Number one on the list of the things we need is commitment. In writing to the Philippians St. Paul said, “For to me to live is Christ, and to die is gain.” (Phil. 1:21) This was another letter written from prison. On several occasions St. Paul was a POW for Christ. For him “to live is Christ,” i.e., his aim in life was to serve and to honor Christ at any cost. To Timothy he wrote, “Share in suffering as a good soldier of Jesus Christ. No soldier gets entangled in civilian pursuits, since his aim is to please the one who enlisted him.” (II Tim. 2:3,4)

Without such commitment we will surely fail. Thomas Paine, during the darkest days of the American Revolution, wrote, “These are the times that try men’s souls: The summer soldier and the sunshine patriot will, in this crisis, shrink from the service of his country.” There are far too many summer soldiers and sunshine patriots in the Church today, which accounts for the increase of darkness in the land.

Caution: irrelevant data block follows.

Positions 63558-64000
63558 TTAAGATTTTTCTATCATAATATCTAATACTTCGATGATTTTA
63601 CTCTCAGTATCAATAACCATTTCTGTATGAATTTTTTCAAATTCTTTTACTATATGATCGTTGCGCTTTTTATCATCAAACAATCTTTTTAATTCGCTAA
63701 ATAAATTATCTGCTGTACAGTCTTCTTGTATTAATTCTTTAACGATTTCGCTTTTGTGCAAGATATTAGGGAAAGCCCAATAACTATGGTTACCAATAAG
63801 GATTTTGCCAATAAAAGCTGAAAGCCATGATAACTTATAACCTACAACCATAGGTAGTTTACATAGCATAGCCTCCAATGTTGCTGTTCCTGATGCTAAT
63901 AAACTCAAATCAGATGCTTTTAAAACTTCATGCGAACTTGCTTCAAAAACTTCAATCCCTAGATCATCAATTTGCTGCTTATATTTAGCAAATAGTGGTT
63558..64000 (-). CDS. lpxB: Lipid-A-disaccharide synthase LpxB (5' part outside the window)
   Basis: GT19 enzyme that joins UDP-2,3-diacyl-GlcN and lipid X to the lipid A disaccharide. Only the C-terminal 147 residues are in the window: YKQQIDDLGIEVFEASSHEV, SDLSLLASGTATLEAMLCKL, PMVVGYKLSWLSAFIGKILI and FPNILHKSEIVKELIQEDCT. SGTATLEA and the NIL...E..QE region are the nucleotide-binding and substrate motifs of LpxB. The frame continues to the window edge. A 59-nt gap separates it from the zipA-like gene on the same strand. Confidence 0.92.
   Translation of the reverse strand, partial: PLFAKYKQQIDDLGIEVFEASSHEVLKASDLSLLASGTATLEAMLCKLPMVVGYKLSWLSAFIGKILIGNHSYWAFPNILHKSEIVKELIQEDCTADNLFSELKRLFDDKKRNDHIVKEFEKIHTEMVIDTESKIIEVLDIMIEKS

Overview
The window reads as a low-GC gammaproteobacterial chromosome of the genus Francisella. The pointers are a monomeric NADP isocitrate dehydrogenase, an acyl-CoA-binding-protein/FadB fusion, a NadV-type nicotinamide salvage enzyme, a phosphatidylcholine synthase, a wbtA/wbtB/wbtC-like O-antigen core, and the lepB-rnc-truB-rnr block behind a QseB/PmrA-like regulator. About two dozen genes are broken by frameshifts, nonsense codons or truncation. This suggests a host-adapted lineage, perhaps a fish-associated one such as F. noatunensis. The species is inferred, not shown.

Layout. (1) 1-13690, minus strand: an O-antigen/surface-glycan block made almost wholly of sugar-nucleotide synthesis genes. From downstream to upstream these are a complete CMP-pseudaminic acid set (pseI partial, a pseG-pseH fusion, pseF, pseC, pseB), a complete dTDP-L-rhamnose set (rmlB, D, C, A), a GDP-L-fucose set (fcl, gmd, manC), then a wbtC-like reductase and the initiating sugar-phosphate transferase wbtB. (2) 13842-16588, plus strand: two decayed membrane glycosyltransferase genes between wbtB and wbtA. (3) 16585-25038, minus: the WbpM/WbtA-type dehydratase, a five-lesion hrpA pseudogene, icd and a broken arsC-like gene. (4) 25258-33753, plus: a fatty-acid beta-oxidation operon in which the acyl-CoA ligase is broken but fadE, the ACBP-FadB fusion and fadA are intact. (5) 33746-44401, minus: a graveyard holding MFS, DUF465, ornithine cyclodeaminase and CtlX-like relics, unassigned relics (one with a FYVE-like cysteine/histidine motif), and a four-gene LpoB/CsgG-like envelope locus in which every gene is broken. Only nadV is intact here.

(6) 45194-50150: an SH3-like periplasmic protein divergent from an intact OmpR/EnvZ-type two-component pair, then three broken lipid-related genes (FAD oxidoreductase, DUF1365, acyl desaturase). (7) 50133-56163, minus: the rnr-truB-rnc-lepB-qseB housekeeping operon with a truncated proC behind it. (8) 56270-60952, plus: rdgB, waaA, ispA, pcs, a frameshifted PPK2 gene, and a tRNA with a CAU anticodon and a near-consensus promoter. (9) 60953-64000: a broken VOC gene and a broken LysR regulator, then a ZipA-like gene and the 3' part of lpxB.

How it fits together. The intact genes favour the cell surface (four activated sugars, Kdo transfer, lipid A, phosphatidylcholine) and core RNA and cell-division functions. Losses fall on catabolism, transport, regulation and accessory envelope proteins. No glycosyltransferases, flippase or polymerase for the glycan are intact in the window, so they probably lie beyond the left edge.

To be effective a soldier must also be properly equipped. Writing to the Ephesians, while once again a prisoner chained to a Roman soldier, St. Paul said, “Put on the whole armor of God, that you may be able to stand against the schemes of the devil.” (Eph. 6:11) He goes on to speak of several pieces of military equipment, such as the belt of truth. Truth is under attack today as we are bombarded by enemy propaganda. Our protection is found in knowing the truth. St. Paul spoke of the Word of God as being the sword of the Spirit. To be ignorant of God’s Word renders us defenseless. For a Christian to not know the Scriptures is like a soldier going into battle without his rifle. It is no wonder that Christians are often defeated by Satan’s lies. St. Paul wrote of several other pieces of necessary equipment in Ephesians 6:10-20, which I would recommend to your study.